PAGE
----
Trojan War is more than a legend
By Stephen Springer - Staff Reporter
Highline Public Safety officials aren't exactly sure why it has experienced a lull in crime over the past several weeks, but Director of Public Safety and Emergency Management David Menke has a few ideas as to why.
Only a handful of reports were made for a time of year where crime was expected to spike.
Highline Public Safety had predicted the spike to occur between now and March, when the days are short, dark, and rainy. The prediction was made based of years of data showing the "crime season" to be the most active during this time of year.
Highline public safety officials say they are happy that it's slow, because students are safe and public safety is able to focus more on incidents that arise and handle them quickly.
David Menke, director of Public Safety and Emergency Management, attributes the lull to several things. The first being the cameras located around campus which he calls a "force multiplier." He said they are able to spot problems before they arise. Even after an incident has occurred cameras have helped catch who is responsible. They also act as a deterrent.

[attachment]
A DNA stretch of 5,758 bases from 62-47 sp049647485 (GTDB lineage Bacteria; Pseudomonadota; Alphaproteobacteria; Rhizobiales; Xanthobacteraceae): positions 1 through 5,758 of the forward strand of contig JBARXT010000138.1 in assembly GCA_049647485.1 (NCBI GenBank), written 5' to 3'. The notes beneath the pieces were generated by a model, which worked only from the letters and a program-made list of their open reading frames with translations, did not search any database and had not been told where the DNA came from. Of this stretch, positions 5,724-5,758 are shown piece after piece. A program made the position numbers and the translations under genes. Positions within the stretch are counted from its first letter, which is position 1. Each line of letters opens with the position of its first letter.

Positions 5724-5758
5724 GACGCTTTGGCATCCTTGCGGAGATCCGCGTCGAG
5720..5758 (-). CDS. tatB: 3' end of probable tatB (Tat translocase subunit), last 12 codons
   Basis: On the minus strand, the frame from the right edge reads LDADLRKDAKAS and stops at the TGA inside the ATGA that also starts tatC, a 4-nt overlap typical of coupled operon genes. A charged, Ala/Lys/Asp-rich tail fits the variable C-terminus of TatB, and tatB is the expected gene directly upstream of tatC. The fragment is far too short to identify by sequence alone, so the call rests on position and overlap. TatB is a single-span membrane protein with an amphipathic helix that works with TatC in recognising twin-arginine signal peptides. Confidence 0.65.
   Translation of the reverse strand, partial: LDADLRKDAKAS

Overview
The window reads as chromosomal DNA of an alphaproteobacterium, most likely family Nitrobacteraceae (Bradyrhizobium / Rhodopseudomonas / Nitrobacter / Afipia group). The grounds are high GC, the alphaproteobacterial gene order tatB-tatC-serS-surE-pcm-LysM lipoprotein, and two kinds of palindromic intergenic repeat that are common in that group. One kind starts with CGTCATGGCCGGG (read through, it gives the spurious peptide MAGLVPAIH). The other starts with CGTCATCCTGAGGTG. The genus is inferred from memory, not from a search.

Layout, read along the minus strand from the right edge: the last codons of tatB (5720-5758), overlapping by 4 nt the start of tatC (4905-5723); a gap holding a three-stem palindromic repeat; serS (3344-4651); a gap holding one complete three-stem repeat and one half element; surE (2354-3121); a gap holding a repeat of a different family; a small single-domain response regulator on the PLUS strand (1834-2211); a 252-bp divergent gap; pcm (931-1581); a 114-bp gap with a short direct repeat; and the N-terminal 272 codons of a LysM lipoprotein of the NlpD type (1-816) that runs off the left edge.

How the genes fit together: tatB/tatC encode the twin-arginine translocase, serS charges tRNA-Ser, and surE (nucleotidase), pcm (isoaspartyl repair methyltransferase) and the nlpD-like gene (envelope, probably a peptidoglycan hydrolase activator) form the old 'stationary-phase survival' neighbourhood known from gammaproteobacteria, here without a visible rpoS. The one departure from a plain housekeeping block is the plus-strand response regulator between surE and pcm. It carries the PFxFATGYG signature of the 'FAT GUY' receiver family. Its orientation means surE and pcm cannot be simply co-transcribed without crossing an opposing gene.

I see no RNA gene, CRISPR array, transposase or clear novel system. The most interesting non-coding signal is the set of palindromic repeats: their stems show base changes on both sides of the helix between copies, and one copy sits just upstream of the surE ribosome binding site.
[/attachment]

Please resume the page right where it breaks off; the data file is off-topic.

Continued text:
Menke says a critical part of public safety is students calling Public Safety if they see something suspicious or 911 for a crime in progress.
The Public Safety office averages between five and 10 calls a week, all of which Public Safety takes seriously.
"Students are the eyes and ears on campus. We rely on them to inform us on what is going on," said Menke.
"Many people hesitate to say anything or when they finally do make the call, the crime had already been committed," he said.
Public Safety officials say and encourage students report possible problems.
"It's better to make the call and have Public Safety investigate the report than to ignore it. People know when something isn't right, if you see something say something," Menke said.